CHT temps

H. Paul Shuch is a Light Sport Repairman with Maintenance ratings for airplanes, gliders, weight shift control, and powered parachutes, as well as an independent Rotax Maintenance Technician at the Heavy Maintenance level. He holds a PhD in Air Transportation Engineering from the University of California, and serves as Director of Maintenance for AvSport of Lock Haven.

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Warmi
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CHT temps

Postby Warmi » Sat May 26, 2018 8:28 pm

My EFiS ( TruTrak) has CHT warning range set to ...yellow between 240-245 and then goes into red at 245 and up.

Well, predictably, while climbing out at 95F outside temp,and after waiting in line for about 10 minutes on the ground , my CHT went into 240s ( yellow ) and then briefly hit 246 - all that while I was still trying to reach pattern altitude.
The usual remedy, lowering the nose and shallowing the climb, worked just fine but I am wondering how other folks EFIs warning ranges are set up , or rather simply, at what CHT temp do you actually take some action to lower the temps ..240... 245?

Interestingly , my oil temps never go into yellow , just the CHTs...
Flying Sting S4 ( N184WA ) out of Illinois

TimTaylor
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Re: CHT temps

Postby TimTaylor » Sun May 27, 2018 12:24 pm

This is one reason why I prefer the Continental.
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3Dreaming
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Re: CHT temps

Postby 3Dreaming » Sun May 27, 2018 1:21 pm

TimTaylor wrote:This is one reason why I prefer the Continental.


Temperature issues are more often a airframe related issue than an engine brand issue. I know of several Continental engines that have oil temperature issues. I know of one in particular that the oil temperature will reach red line in about 10 minutes of hard flying with outside air temps above 85°.

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Re: CHT temps

Postby TimTaylor » Sun May 27, 2018 1:40 pm

3Dreaming wrote:
TimTaylor wrote:This is one reason why I prefer the Continental.


Temperature issues are more often a airframe related issue than an engine brand issue. I know of several Continental engines that have oil temperature issues. I know of one in particular that the oil temperature will reach red line in about 10 minutes of hard flying with outside air temps above 85°.

Of course you do. In flying Continentals and Lycomings for 54 years, I've never had an overheating issue. Who doesn't have over-heating issues flying Rotax in the summer? I flew the Remos 2 1/2 hours a couple weeks ago and could never get out of the yellow. It's the nature of the engine and cooling system.

Why do you feel compelled to refute everything I post? Weird. Please put me on your ignore list.
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Re: CHT temps

Postby Wm.Ince » Sun May 27, 2018 3:03 pm

TimTaylor wrote:Why do you feel compelled to refute everything I post?
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Re: CHT temps

Postby roger lee » Sun May 27, 2018 3:41 pm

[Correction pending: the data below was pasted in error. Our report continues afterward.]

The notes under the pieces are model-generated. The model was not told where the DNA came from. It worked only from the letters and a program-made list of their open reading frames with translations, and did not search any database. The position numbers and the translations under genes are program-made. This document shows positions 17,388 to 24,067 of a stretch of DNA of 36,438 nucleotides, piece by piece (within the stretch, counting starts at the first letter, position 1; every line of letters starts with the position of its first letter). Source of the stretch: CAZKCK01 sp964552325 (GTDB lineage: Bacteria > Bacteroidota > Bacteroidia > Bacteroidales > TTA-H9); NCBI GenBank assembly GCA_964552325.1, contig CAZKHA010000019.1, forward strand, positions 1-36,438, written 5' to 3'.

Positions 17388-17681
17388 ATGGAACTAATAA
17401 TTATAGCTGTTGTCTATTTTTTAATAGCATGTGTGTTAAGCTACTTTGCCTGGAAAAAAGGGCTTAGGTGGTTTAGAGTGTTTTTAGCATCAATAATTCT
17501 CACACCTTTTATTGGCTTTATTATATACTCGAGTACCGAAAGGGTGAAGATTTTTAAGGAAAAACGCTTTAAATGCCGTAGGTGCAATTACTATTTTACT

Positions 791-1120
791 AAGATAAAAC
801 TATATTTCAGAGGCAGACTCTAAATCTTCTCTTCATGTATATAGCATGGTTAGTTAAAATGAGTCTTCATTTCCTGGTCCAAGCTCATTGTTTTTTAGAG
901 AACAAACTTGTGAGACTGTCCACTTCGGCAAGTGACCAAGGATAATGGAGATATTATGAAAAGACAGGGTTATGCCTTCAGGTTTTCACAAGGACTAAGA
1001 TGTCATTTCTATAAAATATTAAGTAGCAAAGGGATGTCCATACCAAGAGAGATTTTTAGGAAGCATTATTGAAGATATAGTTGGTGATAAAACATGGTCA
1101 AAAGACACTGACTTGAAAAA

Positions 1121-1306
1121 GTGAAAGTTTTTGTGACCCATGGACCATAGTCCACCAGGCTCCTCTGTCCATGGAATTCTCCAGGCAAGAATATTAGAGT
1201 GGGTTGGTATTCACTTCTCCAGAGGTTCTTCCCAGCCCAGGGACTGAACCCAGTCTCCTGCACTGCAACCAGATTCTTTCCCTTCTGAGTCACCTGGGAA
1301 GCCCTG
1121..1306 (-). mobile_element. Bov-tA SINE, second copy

Quote:
"It's the nature of the engine and cooling system."

No it isn't. It's poor setup, poor take off techniques and poor understanding of the engine and poor understanding of what the numbers really mean. Sometimes it's the aircraft MFG's fault for poor setup. Some owners have their max and minimum values set wrong. When done right my FD CTSW would never get over 235F on a hot summer day in Tucson, AZ. Then drop down to 218F in cruise.

The 240F's is no big issue. So long as you try not to go over 250F then you're okay. Once level then it should go down. 250F should be red. Up to that is yellow and that's okay. I find many oil hoses under the fire sleeve flattened which reduces flow which raises temps. These can be opened with a spring placed inside the hose to keep it open. I just had an FD CTLSi (fuel injection) with a flattened oil hose.
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Re: CHT temps

Postby TimTaylor » Sun May 27, 2018 3:58 pm

Wm.Ince wrote:
TimTaylor wrote:Why do you feel compelled to refute everything I post?

Do you ever have anything of value to add or just jump on the Tom Baker band wagon?
Last edited by TimTaylor on Sun May 27, 2018 4:06 pm, edited 2 times in total.
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Re: CHT temps

Postby TimTaylor » Sun May 27, 2018 4:00 pm

roger lee wrote:Quote:
"It's the nature of the engine and cooling system."

No it isn't. It's poor setup, poor take off techniques and poor understanding of the engine and poor understanding of what the numbers really mean. Sometimes it's the aircraft MFG's fault for poor setup. Some owners have their max and minimum values set wrong. When done right my FD CTSW would never get over 235F on a hot summer day in Tucson, AZ. Then drop down to 218F in cruise.

The 240F's is no big issue. So long as you try not to go over 250F then you're okay. Once level then it should go down. 250F should be red. Up to that is yellow and that's okay. I find many oil hoses under the fire sleeve flattened which reduces flow which raises temps. These can be opened with a spring placed inside the hose to keep it open. I just had an FD CTLSi (fuel injection) with a flattened oil hose.

All I know is there are numerous post and threads on the internet about Rotax over-heating issues. I have never seen any regarding Continental or Lycoming engines nor have I ever experienced any. Say what you want, but Rotax engines in LSA frequently have over-heating issues, and that's what the OP is asking about. I guess a Rotax in a SkyCatcher would never over-heat because the Continental doesn't.